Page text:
Ukranian Astronomers Predict Potential Asteroid Collision with Earth

NASA Says Possibility of Asteroid Hit is Slim

By Rhonda J. Miller on October 21, 2013 10:18 AM EDT

Asteroids That Buzz Planet Earth
The chart shows asteroids that will come closest to Earth in the next 200 years. (Photo: RIA Novosti / Rhonda J. Miller)

A 410-meter-wide asteroid could collide with Earth in 2032, according to astronomers at the Crimean Astrophyscial Observatory in southern Ukraine, the Russian news agency RIA Novosti reported.

Discovery of the asteroid, named 2013 TV135, was confirmed by astronomers in Italy, Spain, the UK and Russia's Siberian republic of Buryatia, according to the report.

The discovery is a warning for scientists to make progress on asteroid defense systems, according to Russian Deputy Prime Minister Dmitry Rozogin.

Like Us on Facebook

"Here's a super-task for our space industry," Rozogin said of the asteroid in a twitter message last week.

NASA scientists aren't sounding the alarm, noting the short time the asteroid has been tracked in the NASA-produced "Asteroid 2103 TV135 - A Reality Check" posted on the website of its Jet Propulsion Laboratory in Pasadena, Calif.

There's only a slim chance - 1-in - 63,000 - of the asteroid hitting Earth, according to NASA's Near-Earth Object Program Office, which said the asteroid was discovered by the astronomers at the Crimean observatory on Oct. 8 and was determined to be the one that made a close approach to Earth on Sept.16, when it came within about 4.2 million miles of our planet.

"To put it another way, that puts the current probability of no impact in 2032 at about 99.998 percent," said Don Yeomans, manager of the Near-Earth Object Program Office. "This is a relatively new discovery. With more observations, I fully expect we will be able to significantly reduce, or rule out entirely, any impact probability for the foreseeable future."

The newly discovered asteroid 2013 TV135 is one of 10,332 near-Earth objects that have been discovered, according to NASA.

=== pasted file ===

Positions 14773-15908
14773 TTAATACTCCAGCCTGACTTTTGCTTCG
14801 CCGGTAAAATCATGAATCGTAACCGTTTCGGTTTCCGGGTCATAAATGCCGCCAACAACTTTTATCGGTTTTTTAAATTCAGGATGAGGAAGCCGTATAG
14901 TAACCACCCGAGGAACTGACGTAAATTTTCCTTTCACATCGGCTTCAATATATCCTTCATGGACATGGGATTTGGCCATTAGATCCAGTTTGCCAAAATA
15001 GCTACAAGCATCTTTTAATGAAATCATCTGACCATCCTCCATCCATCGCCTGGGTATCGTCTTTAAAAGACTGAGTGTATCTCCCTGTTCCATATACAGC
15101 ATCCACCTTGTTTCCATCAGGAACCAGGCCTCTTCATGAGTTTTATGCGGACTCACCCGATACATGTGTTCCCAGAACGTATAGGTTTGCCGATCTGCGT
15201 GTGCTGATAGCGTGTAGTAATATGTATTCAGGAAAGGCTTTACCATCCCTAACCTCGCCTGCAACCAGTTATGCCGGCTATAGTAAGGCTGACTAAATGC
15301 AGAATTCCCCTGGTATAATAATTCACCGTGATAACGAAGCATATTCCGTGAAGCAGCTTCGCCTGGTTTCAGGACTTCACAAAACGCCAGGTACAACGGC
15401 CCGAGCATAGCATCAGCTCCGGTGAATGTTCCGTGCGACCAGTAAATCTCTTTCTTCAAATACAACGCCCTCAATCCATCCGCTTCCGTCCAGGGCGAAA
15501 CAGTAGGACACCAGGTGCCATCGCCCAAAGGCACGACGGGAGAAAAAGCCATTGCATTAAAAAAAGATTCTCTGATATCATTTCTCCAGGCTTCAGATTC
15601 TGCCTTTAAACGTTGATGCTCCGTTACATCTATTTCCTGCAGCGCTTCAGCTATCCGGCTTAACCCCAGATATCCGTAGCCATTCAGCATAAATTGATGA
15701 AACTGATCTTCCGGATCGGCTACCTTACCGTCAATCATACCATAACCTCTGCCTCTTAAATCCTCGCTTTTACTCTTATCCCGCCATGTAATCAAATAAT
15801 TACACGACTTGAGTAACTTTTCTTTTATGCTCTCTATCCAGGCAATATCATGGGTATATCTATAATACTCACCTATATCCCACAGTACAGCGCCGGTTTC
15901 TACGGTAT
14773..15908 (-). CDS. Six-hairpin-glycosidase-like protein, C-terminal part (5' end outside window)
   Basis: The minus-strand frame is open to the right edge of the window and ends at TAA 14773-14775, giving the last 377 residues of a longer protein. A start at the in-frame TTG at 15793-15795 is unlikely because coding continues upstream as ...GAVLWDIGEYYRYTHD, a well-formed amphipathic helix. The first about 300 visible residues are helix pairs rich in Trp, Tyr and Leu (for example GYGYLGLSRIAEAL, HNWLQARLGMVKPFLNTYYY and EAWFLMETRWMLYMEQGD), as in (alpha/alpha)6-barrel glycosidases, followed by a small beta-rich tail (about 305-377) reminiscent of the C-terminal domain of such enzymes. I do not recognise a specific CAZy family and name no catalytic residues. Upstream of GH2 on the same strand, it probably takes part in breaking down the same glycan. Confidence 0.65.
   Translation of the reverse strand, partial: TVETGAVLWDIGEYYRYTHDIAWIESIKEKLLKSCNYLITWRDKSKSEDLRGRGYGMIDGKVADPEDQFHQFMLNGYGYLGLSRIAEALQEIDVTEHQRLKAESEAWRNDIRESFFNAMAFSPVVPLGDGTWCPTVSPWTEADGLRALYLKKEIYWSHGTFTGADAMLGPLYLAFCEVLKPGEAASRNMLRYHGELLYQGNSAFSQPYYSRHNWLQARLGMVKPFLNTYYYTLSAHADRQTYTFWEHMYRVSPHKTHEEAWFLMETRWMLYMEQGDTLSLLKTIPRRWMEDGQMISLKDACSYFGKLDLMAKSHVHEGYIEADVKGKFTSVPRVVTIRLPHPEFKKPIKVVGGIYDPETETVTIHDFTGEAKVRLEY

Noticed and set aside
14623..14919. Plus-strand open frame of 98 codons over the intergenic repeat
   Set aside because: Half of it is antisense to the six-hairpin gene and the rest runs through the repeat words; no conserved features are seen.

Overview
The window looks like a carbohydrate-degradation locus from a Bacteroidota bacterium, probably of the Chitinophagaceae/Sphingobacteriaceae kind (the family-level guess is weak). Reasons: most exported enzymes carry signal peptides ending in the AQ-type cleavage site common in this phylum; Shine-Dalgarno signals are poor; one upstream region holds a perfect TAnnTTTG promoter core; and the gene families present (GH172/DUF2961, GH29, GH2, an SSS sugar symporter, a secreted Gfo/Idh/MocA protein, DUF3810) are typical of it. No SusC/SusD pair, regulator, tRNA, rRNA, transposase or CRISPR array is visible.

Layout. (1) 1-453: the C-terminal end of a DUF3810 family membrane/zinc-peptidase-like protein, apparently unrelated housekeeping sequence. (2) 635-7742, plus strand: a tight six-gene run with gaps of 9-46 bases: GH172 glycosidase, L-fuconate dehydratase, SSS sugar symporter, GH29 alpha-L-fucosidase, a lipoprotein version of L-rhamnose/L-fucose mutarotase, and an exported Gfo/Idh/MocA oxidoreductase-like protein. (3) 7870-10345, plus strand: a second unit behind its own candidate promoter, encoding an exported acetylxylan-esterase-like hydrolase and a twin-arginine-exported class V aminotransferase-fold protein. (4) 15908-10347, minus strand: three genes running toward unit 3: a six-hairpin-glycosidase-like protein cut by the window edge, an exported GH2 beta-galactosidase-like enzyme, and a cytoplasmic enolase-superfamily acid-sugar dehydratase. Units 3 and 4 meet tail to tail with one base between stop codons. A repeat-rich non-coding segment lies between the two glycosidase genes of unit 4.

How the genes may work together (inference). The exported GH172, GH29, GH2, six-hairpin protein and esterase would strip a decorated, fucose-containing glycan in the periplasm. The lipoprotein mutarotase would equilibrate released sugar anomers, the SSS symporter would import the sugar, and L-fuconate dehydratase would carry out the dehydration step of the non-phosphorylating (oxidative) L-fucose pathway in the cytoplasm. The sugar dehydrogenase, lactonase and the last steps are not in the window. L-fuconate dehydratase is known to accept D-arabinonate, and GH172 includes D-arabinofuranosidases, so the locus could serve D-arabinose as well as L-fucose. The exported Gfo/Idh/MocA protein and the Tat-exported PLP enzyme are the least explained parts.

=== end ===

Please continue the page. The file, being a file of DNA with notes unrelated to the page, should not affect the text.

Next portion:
The Near-Earth Object Observations Program Office, commonly called "Spaceguard," discovers and tracks asteroids and comets passing close to Earth using ground and space-based telescopes.

Should 2013 TV135 collide with Earth, it would create an explosion estimated to be equivalent to 2,500 megatons of TNT - 50 times greater than the biggest nuclear bomb ever detonated, according to the RIA Novosti press release.

NASA has  rated 2013 TV135 as a level one threat, the lowest rating on  the Torino impact hazard scale, making it one of only two bodies yet found that may threaten Earth, according to website of the U.K.'s The Register. .

The other asteroid rated by NASA on the Torino scale as a level one  threat is VK184, discovered in 2007. That has a 1-in-1820 chance of hitting Earth on June 3, 2048, but it's much smaller at 130 meters, The Register reported.

© 2012 iScience Times All rights reserved. Do not reproduce without permission.

Join the Conversation

Sponsored From Around the Web

    ZergNet
Follow iScience Times
us on facebook RSS
 
us on google
 
Most Popular
INSIDE iScience Times
Do Dolphins Get High? BBC Cameras Catch Dolphins Chewing On Pufferfish Toxins
Do Dolphins Get High? BBC Cameras Catch Dolphins Chewing On Pufferfish Toxins
How Many Ways Can You Tie A Tie?
How Many Ways Can You Tie A Tie?
Ribbon Of Charged Particles At Solar System's Edge Acts Like A Wind Sock For Interstellar Magnetism
Ribbon Of Charged Particles At Solar System's Edge Acts Like A Wind Sock For Interstellar Magnetism
How to Turn Your Tap Water Faucet  Into a Coffee Spout [VIDEO]
How to Turn Your Tap Water Faucet Into a Coffee Spout [VIDEO]
Coolest Science Photos Of 2013: From Blobfish To Two-Headed Shark, Comet ISON To Mars Selfie
Coolest Science Photos Of 2013: From Blobfish To Two-Headed Shark, Comet ISON To Mars Selfie
This Is A Scientifically-Proven Rock-Paper-Scissors Winning Strategy (But If Your Opponent Uses It Too, It's A Draw)
This Is A Scientifically-Proven Rock-Paper-Scissors Winning Strategy (But If Your Opponent Uses It Too, It's A Draw)